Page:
Late Veda (Vedanta): Liberating Knowledge


I. The Structure of the Vedic Corpus
























II.  The Way of Knowledge


1.      Life-enhancement in ritual: finding the connections between ritual action (the human realm) and cosmic process (the cosmic realm)

a.       The goal:  enhancement of the world – maintenance and perfection of all of life

2.      Immortality in knowledge: finding the connections between oneself and the ultimate ground of existence

a.       The goal: liberation from the cycle of rebirth, realization of one’s true nature

b.      How to distinguish between the ordinary contents of human consciousness and the eternal Self that is their foundation

3.      Jnanamarga – the way of knowledge.  First appears in the Aranyakas and Upanishads

a.       Reaction against ritualism and priestly traditions;  now respected throughout Indian society at all levels

                                                  i.      A new form of religious life that doesn’t center on ritual and social duties

b.      Jnana implies a religion based on secret wisdom – taught by sages, based in mystical experience, esoteric sources

4.      Upanishad = “secret teaching,”  “sitting at the feet of,” “connection or equivalence”

a.       100s of Upanishads, 13 principle Upanishads = shruti

b.      A stratified caste system in place, supported by notions of karma and rebirth.

III.  Karma and Samsara

1.      Karma: law of cause and effect by which one reaps what one sows.

a.       “karma” means “works,” “deeds”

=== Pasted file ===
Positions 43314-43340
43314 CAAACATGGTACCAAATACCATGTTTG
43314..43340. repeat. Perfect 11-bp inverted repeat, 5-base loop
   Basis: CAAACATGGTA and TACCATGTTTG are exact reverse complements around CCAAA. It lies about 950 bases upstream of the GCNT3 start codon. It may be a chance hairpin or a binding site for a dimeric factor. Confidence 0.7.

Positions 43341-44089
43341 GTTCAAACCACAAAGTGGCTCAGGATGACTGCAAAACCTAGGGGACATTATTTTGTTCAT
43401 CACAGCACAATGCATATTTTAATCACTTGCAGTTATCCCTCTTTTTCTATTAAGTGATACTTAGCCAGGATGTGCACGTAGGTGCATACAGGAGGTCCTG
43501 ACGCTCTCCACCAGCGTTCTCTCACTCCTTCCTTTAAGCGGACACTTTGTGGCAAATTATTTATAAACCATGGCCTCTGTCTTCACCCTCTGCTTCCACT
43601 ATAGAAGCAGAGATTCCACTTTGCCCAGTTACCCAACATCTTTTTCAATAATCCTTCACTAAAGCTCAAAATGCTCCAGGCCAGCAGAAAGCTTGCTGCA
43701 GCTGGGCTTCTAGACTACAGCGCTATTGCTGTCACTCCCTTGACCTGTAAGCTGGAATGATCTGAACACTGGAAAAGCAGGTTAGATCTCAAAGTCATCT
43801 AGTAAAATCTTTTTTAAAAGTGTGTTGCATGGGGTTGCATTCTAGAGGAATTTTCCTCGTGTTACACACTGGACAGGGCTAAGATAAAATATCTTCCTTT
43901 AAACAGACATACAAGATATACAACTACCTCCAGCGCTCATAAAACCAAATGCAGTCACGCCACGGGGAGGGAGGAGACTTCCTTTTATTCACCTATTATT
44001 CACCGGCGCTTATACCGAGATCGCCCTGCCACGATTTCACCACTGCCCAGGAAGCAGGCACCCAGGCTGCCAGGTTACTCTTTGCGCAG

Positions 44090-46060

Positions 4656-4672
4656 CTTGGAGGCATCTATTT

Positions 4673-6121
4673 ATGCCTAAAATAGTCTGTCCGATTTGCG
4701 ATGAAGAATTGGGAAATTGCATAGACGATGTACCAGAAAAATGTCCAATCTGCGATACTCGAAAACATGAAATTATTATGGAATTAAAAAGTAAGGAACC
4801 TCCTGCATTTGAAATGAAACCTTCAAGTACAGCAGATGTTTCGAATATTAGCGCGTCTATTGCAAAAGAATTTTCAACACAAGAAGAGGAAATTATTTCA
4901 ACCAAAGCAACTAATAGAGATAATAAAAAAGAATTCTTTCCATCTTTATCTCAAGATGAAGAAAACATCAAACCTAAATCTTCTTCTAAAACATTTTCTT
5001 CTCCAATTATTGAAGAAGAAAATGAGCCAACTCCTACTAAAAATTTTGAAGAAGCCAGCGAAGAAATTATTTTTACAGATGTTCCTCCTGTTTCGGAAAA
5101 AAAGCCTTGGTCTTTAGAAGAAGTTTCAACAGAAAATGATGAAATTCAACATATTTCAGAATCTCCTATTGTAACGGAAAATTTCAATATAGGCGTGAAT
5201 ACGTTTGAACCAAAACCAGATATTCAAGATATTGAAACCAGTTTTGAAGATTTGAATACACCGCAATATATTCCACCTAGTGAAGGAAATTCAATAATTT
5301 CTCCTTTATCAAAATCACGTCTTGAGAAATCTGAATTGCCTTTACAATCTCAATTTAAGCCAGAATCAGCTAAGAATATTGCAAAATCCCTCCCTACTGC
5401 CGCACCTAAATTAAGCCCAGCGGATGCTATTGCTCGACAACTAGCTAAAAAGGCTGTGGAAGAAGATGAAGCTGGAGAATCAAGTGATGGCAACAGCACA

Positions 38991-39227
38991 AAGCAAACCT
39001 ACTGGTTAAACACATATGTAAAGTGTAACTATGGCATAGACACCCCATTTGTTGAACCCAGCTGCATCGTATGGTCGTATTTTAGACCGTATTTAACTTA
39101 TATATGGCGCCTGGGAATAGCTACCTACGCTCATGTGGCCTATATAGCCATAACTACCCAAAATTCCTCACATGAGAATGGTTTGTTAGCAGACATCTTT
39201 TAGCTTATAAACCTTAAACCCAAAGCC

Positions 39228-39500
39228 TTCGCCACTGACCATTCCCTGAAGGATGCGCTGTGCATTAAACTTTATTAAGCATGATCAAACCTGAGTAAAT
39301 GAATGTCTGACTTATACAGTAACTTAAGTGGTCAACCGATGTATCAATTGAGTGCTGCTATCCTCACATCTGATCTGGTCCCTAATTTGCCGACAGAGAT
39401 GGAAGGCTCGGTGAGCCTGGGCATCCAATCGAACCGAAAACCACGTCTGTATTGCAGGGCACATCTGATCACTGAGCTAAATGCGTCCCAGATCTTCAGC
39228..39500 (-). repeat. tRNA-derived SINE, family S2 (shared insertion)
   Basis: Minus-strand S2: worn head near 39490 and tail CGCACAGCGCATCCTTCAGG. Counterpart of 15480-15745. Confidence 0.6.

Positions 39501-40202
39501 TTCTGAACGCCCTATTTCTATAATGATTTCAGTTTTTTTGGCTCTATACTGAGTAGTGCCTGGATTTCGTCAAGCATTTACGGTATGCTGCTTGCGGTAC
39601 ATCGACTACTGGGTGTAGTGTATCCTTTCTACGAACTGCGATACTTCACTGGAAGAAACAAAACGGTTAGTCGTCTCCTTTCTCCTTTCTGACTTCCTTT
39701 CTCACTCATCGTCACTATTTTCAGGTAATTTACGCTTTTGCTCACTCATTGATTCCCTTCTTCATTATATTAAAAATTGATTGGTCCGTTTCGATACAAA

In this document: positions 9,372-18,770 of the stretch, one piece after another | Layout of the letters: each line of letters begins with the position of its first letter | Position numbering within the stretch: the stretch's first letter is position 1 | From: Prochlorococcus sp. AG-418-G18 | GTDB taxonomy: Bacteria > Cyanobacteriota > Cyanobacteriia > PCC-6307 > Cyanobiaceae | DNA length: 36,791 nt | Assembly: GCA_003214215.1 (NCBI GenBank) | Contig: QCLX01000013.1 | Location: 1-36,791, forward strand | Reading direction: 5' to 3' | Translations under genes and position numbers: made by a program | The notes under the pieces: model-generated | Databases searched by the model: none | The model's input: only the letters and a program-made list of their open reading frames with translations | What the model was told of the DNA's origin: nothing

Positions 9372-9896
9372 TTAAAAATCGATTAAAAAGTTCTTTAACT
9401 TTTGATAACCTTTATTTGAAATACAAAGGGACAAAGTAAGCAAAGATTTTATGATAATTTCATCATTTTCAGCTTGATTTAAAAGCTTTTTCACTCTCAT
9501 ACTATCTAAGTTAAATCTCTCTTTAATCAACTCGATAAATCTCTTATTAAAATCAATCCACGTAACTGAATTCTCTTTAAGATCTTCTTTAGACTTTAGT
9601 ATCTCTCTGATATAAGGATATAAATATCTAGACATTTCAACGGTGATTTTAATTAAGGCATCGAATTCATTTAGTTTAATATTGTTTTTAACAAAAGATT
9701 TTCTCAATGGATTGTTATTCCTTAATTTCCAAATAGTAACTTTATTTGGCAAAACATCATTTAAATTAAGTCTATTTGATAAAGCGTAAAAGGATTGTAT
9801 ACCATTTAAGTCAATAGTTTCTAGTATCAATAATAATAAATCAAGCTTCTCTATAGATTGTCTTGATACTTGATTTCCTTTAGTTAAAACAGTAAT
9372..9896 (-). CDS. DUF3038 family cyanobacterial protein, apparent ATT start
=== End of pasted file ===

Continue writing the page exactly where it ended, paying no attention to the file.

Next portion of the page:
b.      All actions, particularly moral actions, have predictable effects – each person is responsible for every action he or she performs; every action will influence one’s future

c.       One’s present conditions, character, circumstances are all the result of past actions

d.      Textual and popular understandings of karma

2.      Samsara: The fundamental problem.   The cycle of rebirth / as the instability and impermanence of creation

a.       The cycle of birth and rebirth

                                                  i.      One’s present life = one of a long chain of lives, countless lives in human and non-human forms (including existence as deities)

b.      Hierarchical order of all species in existence, such as caste (complementarity and hierarchy)

c.       Samsara as the fluid and changing universe

IV.  Moksha


1.      The pervasive and inevitable aspect of suffering in human life

a.       Even heaven is temporary, no permanent refuge.  Even the gods are trapped in samsara

b.      Suffering pervades human existence: the endless cycles of suffering, death, rebirth:  “May the evil of death not get me” (Brhadaranyaka Upanishad), “To hoary and toothless and drooling old age may I not go” (Chandogya Upanishad)

c.       The solution = moksha.  Liberation from the endless round.

d.      With this solution: an entirely new concept of the ultimate reality